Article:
In perfect Soviet style, when he reformed the Constitution, the president canceled his two previous terms and now – re-elected in an almost plebiscitary manner – he will be able to remain in charge of the country until 2037. The only real change is the attitude towards the Uzbeks who emigrated abroad for reasons of work, who are no longer despised. He now calls them the “new heroes”, but he would rather see them in London than in Moscow.
Tashkent () – The President of Uzbekistan, Shavkat Mirziyoyev, took the solemn oath at the inauguration of his new term, which he obtained with an almost plebiscite consensus in the early elections on July 10. As a result of the constitutional changes, the time of his two previous terms has been canceled and he will now be able to remain at the helm of the country until 2037, exceeding 20 years in office (he was elected for the first time in 2016) and at 80 years of age, given that he was born in 1957.
The new Constitution is an instrument for redefining power, so that it corresponds to the programs of the leader in power, and in this sense it is a perfect Soviet legacy. Let us recall the constitutions of Stalin, Khrushchev and Brezhnev, which also distinguish the political line of the periods of the Party secretaries. Russian President Vladimir Putin resumed the custom in 2020, introducing into the new fundamental law (which replaced Yeltsin’s) the principles by which Russia embarks on war against Ukraine and against the entire world, in defense of “traditional values”. ”. Putin’s zeroing should project it to 2032, although much will depend on the outcome of military operations.
The second example that inspired Mirziyoyev, decidedly closer in sensitivity and objectives, is the president of Kazakhstan, Kasym-Zhomart Tokaev, who was also re-elected this year after several turbulences that began in January 2022, even before the war in Putin. The objective of Tokaev, who when he reformed the Constitution did not need a “reset” because he has been in power for a short time, is to make deep reforms in the country, free himself from the caste linked to his predecessor, Nursultan Nazarbaev, and lead Kazakhstan “towards justice and democracy”.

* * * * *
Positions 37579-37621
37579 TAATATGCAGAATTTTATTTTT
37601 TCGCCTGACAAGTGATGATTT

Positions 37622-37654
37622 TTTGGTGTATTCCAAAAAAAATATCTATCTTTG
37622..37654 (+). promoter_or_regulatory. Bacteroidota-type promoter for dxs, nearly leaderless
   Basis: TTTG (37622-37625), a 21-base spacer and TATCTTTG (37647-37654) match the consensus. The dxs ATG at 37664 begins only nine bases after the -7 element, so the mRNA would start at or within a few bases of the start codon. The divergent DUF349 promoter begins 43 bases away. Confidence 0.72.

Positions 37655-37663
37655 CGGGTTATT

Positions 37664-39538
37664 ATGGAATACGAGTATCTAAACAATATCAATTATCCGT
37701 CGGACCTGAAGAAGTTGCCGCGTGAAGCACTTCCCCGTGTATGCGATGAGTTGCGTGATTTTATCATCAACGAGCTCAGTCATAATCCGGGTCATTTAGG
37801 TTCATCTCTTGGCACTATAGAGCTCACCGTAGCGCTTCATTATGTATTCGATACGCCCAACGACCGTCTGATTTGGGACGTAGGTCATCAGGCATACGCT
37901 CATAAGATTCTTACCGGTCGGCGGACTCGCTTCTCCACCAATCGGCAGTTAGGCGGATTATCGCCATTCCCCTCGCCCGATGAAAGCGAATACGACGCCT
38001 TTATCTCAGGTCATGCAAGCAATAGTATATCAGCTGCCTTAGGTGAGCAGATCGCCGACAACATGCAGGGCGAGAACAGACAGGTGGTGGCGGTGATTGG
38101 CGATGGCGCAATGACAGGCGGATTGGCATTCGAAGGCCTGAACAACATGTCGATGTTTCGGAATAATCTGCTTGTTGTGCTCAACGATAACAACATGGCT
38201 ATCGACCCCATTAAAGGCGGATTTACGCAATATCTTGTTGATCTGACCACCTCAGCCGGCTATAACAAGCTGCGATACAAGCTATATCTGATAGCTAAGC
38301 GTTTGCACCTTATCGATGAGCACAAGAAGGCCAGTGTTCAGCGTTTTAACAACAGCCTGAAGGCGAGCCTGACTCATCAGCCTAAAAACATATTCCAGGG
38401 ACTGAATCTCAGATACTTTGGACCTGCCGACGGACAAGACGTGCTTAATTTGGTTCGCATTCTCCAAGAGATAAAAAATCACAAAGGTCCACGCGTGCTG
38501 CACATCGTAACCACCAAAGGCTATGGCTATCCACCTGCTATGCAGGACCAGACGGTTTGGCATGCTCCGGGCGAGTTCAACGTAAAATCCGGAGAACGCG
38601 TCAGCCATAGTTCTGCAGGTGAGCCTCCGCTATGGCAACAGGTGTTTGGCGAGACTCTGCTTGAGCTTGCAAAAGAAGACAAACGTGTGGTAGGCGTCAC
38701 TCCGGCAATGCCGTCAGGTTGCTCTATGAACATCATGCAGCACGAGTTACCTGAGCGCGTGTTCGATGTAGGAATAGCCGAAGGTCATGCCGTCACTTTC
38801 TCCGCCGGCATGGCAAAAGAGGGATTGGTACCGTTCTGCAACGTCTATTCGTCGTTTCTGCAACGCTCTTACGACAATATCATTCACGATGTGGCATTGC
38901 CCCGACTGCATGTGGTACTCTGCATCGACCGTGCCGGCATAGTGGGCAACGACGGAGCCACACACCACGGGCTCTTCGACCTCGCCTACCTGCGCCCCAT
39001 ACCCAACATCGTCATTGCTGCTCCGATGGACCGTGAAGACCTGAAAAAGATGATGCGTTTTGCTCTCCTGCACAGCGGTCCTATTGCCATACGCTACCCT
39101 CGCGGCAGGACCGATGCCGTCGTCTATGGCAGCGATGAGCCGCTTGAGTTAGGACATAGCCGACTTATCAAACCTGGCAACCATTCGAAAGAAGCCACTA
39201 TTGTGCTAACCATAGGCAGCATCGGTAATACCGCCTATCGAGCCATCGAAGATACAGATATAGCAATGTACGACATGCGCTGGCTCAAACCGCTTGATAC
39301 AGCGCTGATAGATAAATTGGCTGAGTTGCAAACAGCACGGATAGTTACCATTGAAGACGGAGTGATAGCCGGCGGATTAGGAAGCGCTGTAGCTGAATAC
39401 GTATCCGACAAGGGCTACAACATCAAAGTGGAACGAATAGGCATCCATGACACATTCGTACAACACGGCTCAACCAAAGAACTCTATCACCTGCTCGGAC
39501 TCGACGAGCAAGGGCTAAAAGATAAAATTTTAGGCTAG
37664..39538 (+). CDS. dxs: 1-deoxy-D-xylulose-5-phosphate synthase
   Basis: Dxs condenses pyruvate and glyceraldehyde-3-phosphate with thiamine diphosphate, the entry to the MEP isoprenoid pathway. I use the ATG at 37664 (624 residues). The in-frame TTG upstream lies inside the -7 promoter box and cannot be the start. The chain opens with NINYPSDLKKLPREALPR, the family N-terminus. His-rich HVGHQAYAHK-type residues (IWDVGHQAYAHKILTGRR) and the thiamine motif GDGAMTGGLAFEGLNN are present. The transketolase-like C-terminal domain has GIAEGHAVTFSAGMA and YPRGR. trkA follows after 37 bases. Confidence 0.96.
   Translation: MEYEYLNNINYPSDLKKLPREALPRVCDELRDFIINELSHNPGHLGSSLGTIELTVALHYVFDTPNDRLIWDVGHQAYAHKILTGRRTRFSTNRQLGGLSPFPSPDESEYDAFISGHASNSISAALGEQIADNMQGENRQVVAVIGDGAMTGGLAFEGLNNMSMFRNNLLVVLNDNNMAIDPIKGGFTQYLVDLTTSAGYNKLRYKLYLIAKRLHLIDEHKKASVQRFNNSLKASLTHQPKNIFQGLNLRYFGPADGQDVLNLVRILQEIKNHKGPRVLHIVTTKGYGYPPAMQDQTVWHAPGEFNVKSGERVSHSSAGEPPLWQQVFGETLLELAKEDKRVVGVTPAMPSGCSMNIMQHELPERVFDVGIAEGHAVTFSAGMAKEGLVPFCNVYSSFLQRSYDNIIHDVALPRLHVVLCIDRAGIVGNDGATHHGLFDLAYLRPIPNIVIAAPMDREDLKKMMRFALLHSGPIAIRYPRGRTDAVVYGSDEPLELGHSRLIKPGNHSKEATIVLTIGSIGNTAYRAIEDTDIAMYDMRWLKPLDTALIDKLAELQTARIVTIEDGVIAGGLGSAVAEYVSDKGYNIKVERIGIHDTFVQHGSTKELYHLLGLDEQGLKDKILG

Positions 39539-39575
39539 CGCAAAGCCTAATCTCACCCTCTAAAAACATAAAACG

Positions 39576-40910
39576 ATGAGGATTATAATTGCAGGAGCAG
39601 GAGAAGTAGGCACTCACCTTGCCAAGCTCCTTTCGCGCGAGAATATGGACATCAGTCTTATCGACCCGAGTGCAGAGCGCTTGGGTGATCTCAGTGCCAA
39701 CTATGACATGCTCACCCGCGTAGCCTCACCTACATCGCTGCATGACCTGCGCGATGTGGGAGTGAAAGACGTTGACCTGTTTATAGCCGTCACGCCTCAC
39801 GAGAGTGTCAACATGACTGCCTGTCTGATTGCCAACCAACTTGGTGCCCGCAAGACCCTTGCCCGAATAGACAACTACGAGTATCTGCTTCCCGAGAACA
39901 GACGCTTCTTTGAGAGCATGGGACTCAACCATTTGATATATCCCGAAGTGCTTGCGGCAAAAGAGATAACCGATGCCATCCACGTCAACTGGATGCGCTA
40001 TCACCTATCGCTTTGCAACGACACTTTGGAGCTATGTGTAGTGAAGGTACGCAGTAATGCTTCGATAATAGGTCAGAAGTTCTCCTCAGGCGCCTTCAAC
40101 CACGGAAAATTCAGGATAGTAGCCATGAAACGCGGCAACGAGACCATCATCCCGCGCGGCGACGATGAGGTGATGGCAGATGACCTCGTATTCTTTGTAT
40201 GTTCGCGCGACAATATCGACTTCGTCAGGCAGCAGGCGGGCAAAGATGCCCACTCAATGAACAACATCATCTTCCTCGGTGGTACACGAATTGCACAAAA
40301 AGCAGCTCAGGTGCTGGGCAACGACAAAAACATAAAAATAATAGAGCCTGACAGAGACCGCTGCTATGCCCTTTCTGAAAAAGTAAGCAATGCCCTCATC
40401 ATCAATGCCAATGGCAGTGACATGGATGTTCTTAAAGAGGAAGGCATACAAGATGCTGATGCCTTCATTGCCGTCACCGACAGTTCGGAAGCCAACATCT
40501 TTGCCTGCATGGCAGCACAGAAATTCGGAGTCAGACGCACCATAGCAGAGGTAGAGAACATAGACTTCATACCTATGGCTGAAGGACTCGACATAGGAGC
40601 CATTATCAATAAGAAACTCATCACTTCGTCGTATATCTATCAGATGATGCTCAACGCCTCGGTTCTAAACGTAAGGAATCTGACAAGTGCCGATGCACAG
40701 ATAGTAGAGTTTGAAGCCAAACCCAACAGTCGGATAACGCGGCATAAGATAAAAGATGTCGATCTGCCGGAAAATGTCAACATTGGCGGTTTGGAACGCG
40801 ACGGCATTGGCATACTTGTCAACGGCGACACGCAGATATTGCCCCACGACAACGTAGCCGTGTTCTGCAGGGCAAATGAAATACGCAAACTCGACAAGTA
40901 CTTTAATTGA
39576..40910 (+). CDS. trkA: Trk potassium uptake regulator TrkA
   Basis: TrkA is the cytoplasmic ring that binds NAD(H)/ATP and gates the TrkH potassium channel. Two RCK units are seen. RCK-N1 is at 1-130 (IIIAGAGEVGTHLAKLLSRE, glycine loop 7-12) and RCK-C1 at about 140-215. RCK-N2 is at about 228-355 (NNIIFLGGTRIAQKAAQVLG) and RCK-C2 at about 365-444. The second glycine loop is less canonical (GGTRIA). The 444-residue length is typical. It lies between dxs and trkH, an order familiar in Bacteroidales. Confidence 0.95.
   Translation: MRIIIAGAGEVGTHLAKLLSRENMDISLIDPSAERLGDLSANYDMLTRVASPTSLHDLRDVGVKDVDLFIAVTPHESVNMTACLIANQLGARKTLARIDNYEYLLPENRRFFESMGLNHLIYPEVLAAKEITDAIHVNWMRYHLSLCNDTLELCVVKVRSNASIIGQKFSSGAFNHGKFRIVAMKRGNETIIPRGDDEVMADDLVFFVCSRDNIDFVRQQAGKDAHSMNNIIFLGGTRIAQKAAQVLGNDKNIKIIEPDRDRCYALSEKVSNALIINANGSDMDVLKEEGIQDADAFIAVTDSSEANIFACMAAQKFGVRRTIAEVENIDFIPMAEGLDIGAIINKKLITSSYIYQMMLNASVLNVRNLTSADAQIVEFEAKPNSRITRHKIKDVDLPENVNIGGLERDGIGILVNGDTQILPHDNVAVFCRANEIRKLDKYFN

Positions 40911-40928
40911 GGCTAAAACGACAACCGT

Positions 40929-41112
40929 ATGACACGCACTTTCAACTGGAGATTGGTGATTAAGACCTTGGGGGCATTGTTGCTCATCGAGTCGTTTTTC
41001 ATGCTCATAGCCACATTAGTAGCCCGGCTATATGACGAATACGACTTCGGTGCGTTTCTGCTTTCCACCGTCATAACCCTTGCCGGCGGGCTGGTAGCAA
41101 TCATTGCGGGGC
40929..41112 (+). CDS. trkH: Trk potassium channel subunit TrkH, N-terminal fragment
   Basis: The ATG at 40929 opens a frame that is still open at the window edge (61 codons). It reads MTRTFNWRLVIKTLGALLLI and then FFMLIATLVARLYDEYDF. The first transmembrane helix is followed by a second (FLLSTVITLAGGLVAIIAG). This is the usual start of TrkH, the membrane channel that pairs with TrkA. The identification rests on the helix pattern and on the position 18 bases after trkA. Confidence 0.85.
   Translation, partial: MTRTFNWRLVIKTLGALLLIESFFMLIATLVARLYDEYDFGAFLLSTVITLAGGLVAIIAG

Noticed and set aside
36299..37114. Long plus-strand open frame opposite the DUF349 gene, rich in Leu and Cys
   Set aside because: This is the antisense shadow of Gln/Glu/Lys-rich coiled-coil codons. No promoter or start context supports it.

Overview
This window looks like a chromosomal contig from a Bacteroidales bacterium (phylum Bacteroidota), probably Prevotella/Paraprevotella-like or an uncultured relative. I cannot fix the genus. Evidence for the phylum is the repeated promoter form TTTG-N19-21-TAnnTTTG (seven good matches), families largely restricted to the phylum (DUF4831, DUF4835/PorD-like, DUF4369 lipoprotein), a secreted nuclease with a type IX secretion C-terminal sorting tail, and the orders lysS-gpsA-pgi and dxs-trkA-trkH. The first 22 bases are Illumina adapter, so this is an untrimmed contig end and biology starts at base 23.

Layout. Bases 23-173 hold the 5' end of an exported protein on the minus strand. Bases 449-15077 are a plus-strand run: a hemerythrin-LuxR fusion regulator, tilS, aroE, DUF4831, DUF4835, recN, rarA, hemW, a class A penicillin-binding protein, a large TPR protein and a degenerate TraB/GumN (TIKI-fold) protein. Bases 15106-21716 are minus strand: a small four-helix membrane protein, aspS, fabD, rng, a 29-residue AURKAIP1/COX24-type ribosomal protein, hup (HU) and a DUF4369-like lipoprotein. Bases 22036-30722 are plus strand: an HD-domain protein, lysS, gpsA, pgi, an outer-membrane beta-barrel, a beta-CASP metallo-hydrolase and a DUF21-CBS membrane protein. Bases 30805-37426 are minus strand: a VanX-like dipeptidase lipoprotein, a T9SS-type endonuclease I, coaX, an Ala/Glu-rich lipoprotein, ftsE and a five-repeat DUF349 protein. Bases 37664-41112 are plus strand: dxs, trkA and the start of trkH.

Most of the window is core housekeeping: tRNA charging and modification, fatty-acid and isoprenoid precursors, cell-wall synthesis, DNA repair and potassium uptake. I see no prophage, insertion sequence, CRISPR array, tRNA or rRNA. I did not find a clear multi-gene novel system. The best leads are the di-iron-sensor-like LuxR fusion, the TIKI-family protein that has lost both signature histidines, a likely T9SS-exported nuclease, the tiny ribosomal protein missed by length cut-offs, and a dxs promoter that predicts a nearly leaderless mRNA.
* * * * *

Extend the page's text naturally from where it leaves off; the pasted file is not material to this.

In Uzbekistan no particular need for democracy is perceived, considering the autocratic habits that have been perpetuated in the thirty post-Soviet years. The turmoil is not lacking in the most populous state in Central Asia (more than 35 million inhabitants, compared to 20 in Kazakhstan), but it affects above all the mountainous areas of Karakalpakistan, easily tamed by the Uzbek army and those that have left in the limbo of a supposed autonomy. Mirziyoyev, on the other hand, insists on the need for the economic development of Uzbek society, but he is facing long-standing problems that he has only been able to solve in a small part so far.
Beyond the investments (Chinese, Russian, European, anyone who has something to contribute) in industry, energy production and infrastructure, and the great tourism marketing that Uzbekistan tries to deploy internationally, the main problem remains one, too of Soviet origin: labor emigration. The predecessor and founder of post-Soviet Uzbekistan, Islam Karimov, exhibited a contemptuous attitude towards immigrants, typical of the old party bureaucracies: he considered them “lazy” who prefer to be servants of the Russians and contribute nothing to their country. The “new” president, on the other hand, immediately proclaimed that he wanted to include them in the internal economic dynamics, and promised to create millions of jobs.
However, the number of Uzbek immigrants in Russia and in many other countries shows no sign of abating, in fact, it has almost doubled, although the Tashkent government tries to ignore or deny these statistics. Officially at this moment there are 1.8 million migrant workers, while other sources speak of almost 5 million. Mirziyoyev calls them “our heroes” and promises a radical reform of the country’s labor market, an announcement he repeated in his recent re-election.
But this time the president is not offering a job in his homeland, but rather full reimbursement of tickets and work visas to go to countries more developed than Russia, perhaps England, where Uzbek immigrants are increasingly more welcome. Uzbekistan’s great economic development is slow to kick off, and Mirziyoyev’s “eternal presidency” slowly adjusts to the traditional rhythms of exploitation by foreign alliances, waiting to see how the current conflicts end.